Intellectual property rights (IPRs) play a crucial role in protecting ideas and inventions against unauthorized use by third parties. On the micro level, IPRs can create incentives for innovative activity by providing a mechanism for inventors to recoup the cost of developing innovative work (Scotchmer, 2004). On the aggregate level, transparent intellectual property laws promote international trade and foreign direct investments (FDI) (Branstetter et al., 2007, Maskus and Penubarti, 1995, Saggi, 2000 and Smith, 1999). Against this backdrop, and as a consequence of the People's Republic of China's (PRC's) strong efforts to promote innovation and international trade after the proclamation of the Open Door Policy in the late 1970s (Maskus et al., 2005), China introduced a system of intellectual property (IP) laws that meets international requirements as specified in the Agreement on Trade-Related Aspects of Intellectual Property Rights (TRIPS) agreement. The State Intellectual Property Office (SIPO), founded in 1985, plays a central role in China's IP system by assigning and enforcing patent rights in China.1 It has since become the world's third largest patent office behind the United States Patent and Trademark Office (USPTO) and the Japanese Patent Office (JPO) (in terms of patent applications filed per year, see World Intellectual Property Organization, 2009). In 2009, the number of patents applications totaled nearly 250,000 filings (Huang, 2010 and WIPO, 2009). Given the growing importance of the Chinese market – China was the world's second largest economy (measured in GDP) in 2010 – a profound understanding of the Chinese intellectual property system and its governing procedures at the SIPO are critical for many stakeholders. From a policy perspective, there are increasing concerns about the consequences of the tremendous growth in patent application filings at the SIPO on the office's grant lags (the duration between the filing of a patent application and the final grant decision). Extended backlogs in the examination of patent applications translate into suboptimal response times and thereby cause a serious drag on patent applicants (Harhoff and Wagner, 2009 and Popp et al., 2003). From a managerial perspective, it is important for firms to possess detailed information on administrative procedures at patent offices in order to make informed decisions about their IP filing strategies. Existing studies have scrutinized patent examination procedures at major patent offices (Van Pottelsberghe de la Potterie, 2011) and their duration in Japan (Kotabe, 1992), the United States (Johnson and Popp, 2003) and Europe (Harhoff and Wagner, 2009). The latter two studies reported that large increases in the number of applications had significantly increased the duration of patent examination. Studies of the Chinese patent system, however, have yet to provide comprehensive information about the consequences of rising applications on the SIPO's response time.2 This paper provides detailed information about SIPO patent examination procedures that will be important for policy makers and for managers responsible for corporate IP strategy. We will first present the institutional background and the legislation governing patent examination at the SIPO. Then we will provide empirical evidence of SIPO's application volumes and grant lags based on a comprehensive dataset on all patent applications filed with the office between 1990 and 2002. We show that SIPO's average grant lag in the period was 4.71 years, which is comparable to grant lags at the EPO but significantly longer than lags at the USPTO.3 We also scrutinize the determinants of the duration of patent examination at the SIPO employing multivariate duration models. Our results suggest that, while the examination process at the SIPO follows a routine similar to those of other major patent offices, there are several major differences unique to the SIPO. As in other jurisdictions, we find significant variation in examination times across applicant characteristics, as well as across technology fields. More interestingly, we show that Chinese applicants achieved faster patent grants than their counterparts from other Asian and non-Asian countries. While this effect might be a consequence of language advantages, we also show that Chinese applicants achieved disproportionally faster patent grants in areas of high technological relevance for the PRC, raising the question of favorable treatment for domestic applicants. The remainder of the paper is structured as follows: in Section 2, we provide an overview of the institutional background covering both the legislative regulations and the administrative procedures at the SIPO. Section 3 discusses why process durations, along with their potential determinants, are important for policy makers and patent applicants. Section 4 begins our empirical analysis with a short overview of our data sources and the definitions of our variables. In Section 5, we introduce the multivariate framework and provide results from our analysis. Section 6 concludes with a summary and potential avenues for further research.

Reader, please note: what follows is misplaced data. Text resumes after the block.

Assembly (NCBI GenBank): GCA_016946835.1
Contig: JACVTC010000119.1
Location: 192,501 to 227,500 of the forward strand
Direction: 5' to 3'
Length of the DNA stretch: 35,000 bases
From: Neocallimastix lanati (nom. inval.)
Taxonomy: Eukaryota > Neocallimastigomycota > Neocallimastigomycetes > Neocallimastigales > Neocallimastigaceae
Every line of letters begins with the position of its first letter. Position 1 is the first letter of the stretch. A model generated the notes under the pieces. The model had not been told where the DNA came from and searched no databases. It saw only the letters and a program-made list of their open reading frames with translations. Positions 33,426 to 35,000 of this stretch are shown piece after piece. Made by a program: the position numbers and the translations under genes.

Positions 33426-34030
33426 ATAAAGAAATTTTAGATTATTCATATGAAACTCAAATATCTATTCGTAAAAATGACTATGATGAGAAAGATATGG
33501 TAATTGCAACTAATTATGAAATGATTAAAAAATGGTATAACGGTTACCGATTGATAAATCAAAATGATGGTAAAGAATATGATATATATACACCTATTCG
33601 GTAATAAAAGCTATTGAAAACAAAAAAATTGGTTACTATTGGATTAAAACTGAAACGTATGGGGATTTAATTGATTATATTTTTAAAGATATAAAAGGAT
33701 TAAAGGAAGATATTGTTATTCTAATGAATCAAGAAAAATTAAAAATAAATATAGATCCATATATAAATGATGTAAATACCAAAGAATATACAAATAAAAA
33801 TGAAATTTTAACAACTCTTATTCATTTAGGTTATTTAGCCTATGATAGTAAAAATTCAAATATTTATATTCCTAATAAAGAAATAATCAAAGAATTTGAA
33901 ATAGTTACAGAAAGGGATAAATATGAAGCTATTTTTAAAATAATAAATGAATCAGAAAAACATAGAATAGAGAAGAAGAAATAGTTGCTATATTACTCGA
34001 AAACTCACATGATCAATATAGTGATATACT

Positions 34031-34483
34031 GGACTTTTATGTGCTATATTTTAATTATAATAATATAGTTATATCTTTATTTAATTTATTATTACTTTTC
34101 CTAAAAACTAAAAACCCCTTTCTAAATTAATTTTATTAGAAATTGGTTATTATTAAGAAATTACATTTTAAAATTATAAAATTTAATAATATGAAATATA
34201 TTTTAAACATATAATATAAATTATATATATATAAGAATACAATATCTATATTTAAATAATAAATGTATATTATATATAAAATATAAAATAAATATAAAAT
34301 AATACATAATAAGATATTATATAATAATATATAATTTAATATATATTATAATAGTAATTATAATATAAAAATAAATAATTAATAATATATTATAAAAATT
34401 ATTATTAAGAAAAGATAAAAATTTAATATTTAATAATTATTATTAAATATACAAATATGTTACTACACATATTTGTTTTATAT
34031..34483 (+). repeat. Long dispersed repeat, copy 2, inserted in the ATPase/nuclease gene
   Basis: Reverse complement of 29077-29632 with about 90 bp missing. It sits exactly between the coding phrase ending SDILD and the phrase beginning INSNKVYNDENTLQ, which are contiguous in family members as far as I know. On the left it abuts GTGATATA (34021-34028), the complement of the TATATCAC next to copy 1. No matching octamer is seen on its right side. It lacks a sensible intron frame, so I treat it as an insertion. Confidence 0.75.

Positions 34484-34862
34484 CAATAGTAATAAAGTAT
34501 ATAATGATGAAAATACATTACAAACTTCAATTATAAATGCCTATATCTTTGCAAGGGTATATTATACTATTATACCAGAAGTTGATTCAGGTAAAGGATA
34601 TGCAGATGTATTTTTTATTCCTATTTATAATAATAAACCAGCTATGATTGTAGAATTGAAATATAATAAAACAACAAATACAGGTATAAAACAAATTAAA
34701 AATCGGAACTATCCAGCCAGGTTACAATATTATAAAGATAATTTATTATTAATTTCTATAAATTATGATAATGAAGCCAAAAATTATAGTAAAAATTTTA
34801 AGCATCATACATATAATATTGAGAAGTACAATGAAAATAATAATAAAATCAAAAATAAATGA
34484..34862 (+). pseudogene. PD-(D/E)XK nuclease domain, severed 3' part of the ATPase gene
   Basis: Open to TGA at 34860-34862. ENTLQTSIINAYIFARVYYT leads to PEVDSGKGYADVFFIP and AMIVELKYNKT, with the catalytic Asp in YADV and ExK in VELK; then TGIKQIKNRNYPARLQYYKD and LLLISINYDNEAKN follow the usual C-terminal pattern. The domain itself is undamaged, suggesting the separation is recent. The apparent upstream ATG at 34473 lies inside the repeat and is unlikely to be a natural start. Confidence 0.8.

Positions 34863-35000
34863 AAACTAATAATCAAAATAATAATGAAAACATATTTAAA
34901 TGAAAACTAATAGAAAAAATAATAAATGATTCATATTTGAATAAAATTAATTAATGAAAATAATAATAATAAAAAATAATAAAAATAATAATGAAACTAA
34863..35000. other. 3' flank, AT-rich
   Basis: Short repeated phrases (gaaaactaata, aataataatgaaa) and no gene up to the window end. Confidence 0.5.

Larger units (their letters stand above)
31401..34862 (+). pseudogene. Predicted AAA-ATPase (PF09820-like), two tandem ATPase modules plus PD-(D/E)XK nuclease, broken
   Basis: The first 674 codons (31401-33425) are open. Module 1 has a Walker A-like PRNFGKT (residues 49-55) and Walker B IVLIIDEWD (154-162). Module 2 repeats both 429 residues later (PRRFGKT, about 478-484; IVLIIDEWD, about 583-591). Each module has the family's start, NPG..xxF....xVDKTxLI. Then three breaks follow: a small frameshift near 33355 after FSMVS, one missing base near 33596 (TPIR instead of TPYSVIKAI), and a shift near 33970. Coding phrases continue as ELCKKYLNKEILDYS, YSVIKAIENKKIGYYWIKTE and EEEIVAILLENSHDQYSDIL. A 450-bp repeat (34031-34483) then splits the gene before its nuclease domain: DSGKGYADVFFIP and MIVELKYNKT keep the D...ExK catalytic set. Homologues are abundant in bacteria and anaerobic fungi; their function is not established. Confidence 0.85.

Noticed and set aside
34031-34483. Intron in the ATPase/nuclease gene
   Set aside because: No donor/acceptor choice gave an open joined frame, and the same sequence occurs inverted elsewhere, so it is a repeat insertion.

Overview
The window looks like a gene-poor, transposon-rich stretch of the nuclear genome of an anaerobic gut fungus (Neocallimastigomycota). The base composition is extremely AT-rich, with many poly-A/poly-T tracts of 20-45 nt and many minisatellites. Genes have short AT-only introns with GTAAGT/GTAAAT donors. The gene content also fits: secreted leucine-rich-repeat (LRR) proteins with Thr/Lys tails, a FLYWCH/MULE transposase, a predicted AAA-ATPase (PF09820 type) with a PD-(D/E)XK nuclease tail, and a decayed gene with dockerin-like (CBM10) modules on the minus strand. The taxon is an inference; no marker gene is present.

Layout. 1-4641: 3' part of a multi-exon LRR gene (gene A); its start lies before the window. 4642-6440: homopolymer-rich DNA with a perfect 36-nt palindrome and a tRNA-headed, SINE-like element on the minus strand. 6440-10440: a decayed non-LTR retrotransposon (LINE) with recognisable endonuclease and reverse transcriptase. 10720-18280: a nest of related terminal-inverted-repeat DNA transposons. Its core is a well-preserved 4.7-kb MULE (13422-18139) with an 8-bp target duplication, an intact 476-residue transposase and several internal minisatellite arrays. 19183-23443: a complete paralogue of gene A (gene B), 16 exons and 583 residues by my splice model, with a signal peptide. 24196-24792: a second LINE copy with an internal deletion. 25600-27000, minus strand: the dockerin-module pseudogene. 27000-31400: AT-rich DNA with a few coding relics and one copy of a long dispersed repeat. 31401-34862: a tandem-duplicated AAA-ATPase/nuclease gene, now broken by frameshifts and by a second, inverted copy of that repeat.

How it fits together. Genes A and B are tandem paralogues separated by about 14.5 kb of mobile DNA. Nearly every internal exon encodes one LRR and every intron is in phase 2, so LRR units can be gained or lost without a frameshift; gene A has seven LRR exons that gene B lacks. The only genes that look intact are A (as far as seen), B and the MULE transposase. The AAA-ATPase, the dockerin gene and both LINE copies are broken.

نتیجه گیری انگلیسی
The People's Republic of China has experienced rapid economic development in recent decades. Along with its fast economic growth, China established a transparent system of IP laws and joined related international treaties such as TRIPS and PCT. Patent applicants from around the world seek patent protection in China and, as a consequence, the number of patent applications at the SIPO has risen tremendously. This article presented a short overview of the most important features of the regulations governing the process of patent filing and examination in China. We have shown that those procedures largely resemble international standards and do not create structural barriers for international applicants. Our analysis of the population of SIPO patent applications filed from 1990 to 2002 revealed interesting insights about factors that affected the duration of patent examination for applications that were ultimately granted. Most interestingly, we show that Chinese applicants achieved faster patent grants when compared to applicants from other countries and to non-Asian applicants in particular. While this effect might be due to a greater familiarity of domestic applicants with the Chinese patent system, it might also be a sign of discrimination in favor of Chinese applicants. Since we are unable to ultimately determine if discrimination took place (and might be continuing), further research is warranted. This is particularly important because, according to TRIPS’ Article 3 (National Treatment) and Article 4 (Most-Favored-Nation Treatment), as well as to Article 18 of China's own patent law, applications from foreign and domestic applicants receive equal treatment. Our findings are also relevant for practitioners and managers responsible for IP filing strategies. We have provided the first comprehensive descriptive statistics for patent grant delays in China, based on the population of all patent filings from more than a decade of SIPO's operation. IP managers can use these details to plan their filing strategies, taking into account average pendency rates. We have also presented more fine-grained information about the determinants of the grant delays. For instance, we quantify the time advantage enjoyed by applicants who are more experienced in dealing with the SIPO. Also, applicants with a clear focus on the Chinese market, as well as by applicants filing a high number of SIPO applications, had their patents examined and granted in less time. Taken together, these findings imply that having experience in dealing with the SIPO can significantly reduce grant lags. Those firms with little or no experience dealing with Chinese patent authorities might find it advantageous to contract with a law firm experienced in dealing with the SIPO.